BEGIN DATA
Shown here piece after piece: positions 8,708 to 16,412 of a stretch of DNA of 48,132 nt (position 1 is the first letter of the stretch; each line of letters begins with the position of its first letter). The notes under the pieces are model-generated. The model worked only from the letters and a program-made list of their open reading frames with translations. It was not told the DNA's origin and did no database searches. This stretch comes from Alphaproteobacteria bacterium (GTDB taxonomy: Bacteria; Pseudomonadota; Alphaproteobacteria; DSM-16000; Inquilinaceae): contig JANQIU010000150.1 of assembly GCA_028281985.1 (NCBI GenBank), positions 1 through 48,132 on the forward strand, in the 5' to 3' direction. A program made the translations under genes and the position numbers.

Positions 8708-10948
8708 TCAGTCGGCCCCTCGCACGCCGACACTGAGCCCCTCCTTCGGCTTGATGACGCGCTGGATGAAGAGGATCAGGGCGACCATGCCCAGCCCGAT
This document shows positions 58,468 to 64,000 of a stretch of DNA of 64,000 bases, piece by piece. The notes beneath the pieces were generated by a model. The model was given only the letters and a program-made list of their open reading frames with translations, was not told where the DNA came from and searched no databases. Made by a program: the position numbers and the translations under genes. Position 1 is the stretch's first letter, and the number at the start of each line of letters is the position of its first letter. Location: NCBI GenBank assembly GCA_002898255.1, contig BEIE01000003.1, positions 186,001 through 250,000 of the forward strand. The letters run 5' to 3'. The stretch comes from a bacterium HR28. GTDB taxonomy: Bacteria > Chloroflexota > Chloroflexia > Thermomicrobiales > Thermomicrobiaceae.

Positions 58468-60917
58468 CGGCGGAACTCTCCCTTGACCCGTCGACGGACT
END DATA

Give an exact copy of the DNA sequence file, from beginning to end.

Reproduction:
Shown here piece after piece: positions 8,708 to 16,412 of a stretch of DNA of 48,132 nt (position 1 is the first letter of the stretch; each line of letters begins with the position of its first letter). The notes under the pieces are model-generated. The model worked only from the letters and a program-made list of their open reading frames with translations. It was not told the DNA's origin and did no database searches. This stretch comes from Alphaproteobacteria bacterium (GTDB taxonomy: Bacteria; Pseudomonadota; Alphaproteobacteria; DSM-16000; Inquilinaceae): contig JANQIU010000150.1 of assembly GCA_028281985.1 (NCBI GenBank), positions 1 through 48,132 on the forward strand, in the 5' to 3' direction. A program made the translations under genes and the position numbers.

Positions 8708-10948
8708 TCAGTCGGCCCCTCGCACGCCGACACTGAGCCCCTCCTTCGGCTTGATGACGCGCTGGATGAAGAGGATCAGGGCGACCATGCCCAGCCCGAT
This document shows positions 58,468 to 64,000 of a stretch of DNA of 64,000 bases, piece by piece. The notes beneath the pieces were generated by a model. The model was given only the letters and a program-made list of their open reading frames with translations, was not told where the DNA came from and searched no databases. Made by a program: the position numbers and the translations under genes. Position 1 is the stretch's first letter, and the number at the start of each line of letters is the position of its first letter. Location: NCBI GenBank assembly GCA_002898255.1, contig BEIE01000003.1, positions 186,001 through 250,000 of the forward strand. The letters run 5' to 3'. The stretch comes from a bacterium HR28. GTDB taxonomy: Bacteria > Chloroflexota > Chloroflexia > Thermomicrobiales > Thermomicrobiaceae.

Positions 58468-60917
58468 CGGCGGAACTCTCCCTTGACCCGTCGACGGACT